3. Get Enough Rest to Prevent Fatigue continued...
If there are times when you know you won’t get a full night’s sleep, you may need to plan to make it up the next day.
“I can’t go out on a work night like other people my age. If I don’t get at least eight hours of sleep, I’m useless the next day,” says Brown. “So if there’s something I want to do in the evening, I have to plan for it by setting aside time to sleep the next day.”
Even with a full night’s sleep you may need to take several rest periods throughout your day. “Some people may need to plan short periods of rest after each activity,” says Jolly. “This gives your body time to catch up and can make a big difference in how you feel.”
4. Prioritize Activities When Living With Lupus
It’s easy to feel overwhelmed by all the things you need to do. Keeping an activity schedule for day-to-day basics can be a way to help organize your time. This way, you can plan for the things you need to do and make sure you have enough time to rest in between.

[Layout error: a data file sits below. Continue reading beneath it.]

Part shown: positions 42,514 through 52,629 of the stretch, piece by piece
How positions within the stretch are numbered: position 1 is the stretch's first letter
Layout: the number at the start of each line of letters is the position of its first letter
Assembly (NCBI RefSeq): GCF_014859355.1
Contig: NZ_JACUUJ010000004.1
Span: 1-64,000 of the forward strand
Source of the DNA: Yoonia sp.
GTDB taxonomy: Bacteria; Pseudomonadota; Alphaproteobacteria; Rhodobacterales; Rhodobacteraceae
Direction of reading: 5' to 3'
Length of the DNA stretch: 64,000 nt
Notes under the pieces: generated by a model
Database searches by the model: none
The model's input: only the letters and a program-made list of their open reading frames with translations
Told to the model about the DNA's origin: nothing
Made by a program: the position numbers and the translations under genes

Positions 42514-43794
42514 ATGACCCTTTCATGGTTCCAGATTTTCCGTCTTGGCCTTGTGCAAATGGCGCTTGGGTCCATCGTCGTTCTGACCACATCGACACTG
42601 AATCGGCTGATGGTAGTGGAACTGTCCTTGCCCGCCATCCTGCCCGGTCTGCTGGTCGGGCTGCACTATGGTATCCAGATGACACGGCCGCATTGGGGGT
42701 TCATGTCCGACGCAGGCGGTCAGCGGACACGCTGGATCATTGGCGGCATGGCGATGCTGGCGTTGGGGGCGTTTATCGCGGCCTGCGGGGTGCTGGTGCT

When planning your schedule, do the things that are most strenuous when you feel your best. And try to break up bigger projects into smaller tasks. But try to be flexible. If you don’t have enough energy one day, don’t force yourself to do everything on your list. Reschedule those tasks instead.
“Every morning, I think about my day and prioritize the most important things I need to do,” says Utterback. “Then I decide what I can realistically handle. Usually it’s just three or four tasks. But I do what I can each day and try not to get upset with myself if I can’t get everything done.”
5. Keep a Diary to Track Lupus Fatigue and Learn to Say No
“One of the most difficult things for people with lupus is learning to say no,” says Jolly. But if you want to have energy for the activities that are most important to you, then it’s a must. Focus on listening to your body and saying no to activities you know will leave you exhausted. Do what you need to do for yourself.